For us, it’s a gamble that pays off, with an otherwise decent camera that works around town — quite literally all the way around, in fact, as you can shoot 13 megapixel images on the front, the back, and even aim the camera straight up and shoot from different angles.

The camera from the Oppo N1 Mini working on both the front (left) and the back (right).

There are also a few modes for you to shoot with, a slow shutter option, beauty mode, animated GIF, panorama, and even an Ultra HD mode that will stitch together a photo for you to use on a 4K TV. Mostly, though, we stuck with the normal mode, which offered fast shooting with virtually no lag unless it was dark, and images that were clear, vibrant, and easy on the eyes.

But not all is good for the Oppo N1 Mini, with some of the hardware letting it down in the process.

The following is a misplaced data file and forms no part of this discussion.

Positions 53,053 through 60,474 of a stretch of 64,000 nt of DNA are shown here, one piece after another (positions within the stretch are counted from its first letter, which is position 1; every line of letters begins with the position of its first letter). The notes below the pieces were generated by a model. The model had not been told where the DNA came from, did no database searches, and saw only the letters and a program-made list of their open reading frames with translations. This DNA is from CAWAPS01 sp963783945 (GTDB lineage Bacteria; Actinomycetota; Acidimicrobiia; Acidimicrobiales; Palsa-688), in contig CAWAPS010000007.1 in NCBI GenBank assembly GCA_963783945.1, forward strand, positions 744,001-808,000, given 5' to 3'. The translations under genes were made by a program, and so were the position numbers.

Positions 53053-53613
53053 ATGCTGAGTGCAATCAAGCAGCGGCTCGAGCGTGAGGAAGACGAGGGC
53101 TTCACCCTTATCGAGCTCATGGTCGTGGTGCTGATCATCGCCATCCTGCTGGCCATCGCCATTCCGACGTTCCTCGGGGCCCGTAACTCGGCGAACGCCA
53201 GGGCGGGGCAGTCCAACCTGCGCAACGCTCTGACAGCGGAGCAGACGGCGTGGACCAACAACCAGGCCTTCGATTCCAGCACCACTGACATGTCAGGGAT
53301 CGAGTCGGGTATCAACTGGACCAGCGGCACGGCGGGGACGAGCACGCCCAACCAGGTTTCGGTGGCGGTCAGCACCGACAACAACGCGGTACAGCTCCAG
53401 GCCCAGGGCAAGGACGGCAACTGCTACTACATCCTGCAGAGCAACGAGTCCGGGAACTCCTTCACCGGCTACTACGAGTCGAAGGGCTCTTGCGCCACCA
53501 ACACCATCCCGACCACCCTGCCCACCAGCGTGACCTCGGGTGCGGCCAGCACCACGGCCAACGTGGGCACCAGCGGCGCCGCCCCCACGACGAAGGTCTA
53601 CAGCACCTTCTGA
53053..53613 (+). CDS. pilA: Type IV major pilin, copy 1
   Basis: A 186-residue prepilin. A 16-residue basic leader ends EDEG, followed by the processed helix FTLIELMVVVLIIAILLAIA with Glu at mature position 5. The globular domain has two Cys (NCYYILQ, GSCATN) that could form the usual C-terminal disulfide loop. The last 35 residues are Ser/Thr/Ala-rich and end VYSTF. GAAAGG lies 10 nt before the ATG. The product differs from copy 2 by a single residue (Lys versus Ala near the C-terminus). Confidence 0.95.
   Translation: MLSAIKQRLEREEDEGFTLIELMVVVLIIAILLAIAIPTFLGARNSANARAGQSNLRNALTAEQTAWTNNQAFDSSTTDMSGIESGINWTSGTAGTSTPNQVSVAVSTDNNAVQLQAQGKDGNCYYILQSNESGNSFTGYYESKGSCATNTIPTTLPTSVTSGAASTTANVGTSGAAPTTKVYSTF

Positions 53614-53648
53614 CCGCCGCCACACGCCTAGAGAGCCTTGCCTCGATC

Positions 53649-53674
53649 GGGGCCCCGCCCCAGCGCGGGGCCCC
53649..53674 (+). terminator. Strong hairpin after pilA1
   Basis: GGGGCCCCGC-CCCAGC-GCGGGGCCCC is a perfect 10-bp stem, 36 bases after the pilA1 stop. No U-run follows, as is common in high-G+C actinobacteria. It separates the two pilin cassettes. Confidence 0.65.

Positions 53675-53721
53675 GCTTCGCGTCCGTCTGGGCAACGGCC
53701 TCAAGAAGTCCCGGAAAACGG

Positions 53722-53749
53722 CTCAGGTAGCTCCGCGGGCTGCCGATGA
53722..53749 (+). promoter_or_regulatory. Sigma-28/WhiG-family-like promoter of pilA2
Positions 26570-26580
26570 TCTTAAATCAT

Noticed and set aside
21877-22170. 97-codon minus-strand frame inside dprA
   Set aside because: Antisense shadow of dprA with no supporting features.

One problem is definitely there in the battery, which offers around a day for most people, and maybe a little more — maybe — but you’d be cutting it close.

A day of life isn’t fantastic, and that’s doing all the regular things of surfing the web, making phone calls, emailing, texting, playing the odd game, social networking, taking photos, and listening to music.

Also not fantastic is the lack of upgradeable memory, with the otherwise svelte design lacking a microSD slot and leaving you with 16GB of storage for the unit. We can forgive this on the $399 Google Nexus 5, but we don’t even like this hardware problem there, so on the hundred buck more N1 Mini, we’re confused, because seriously, what is the point of having a decent camera if you can’t take lots of photos and videos and expand the memory to support the oodles more?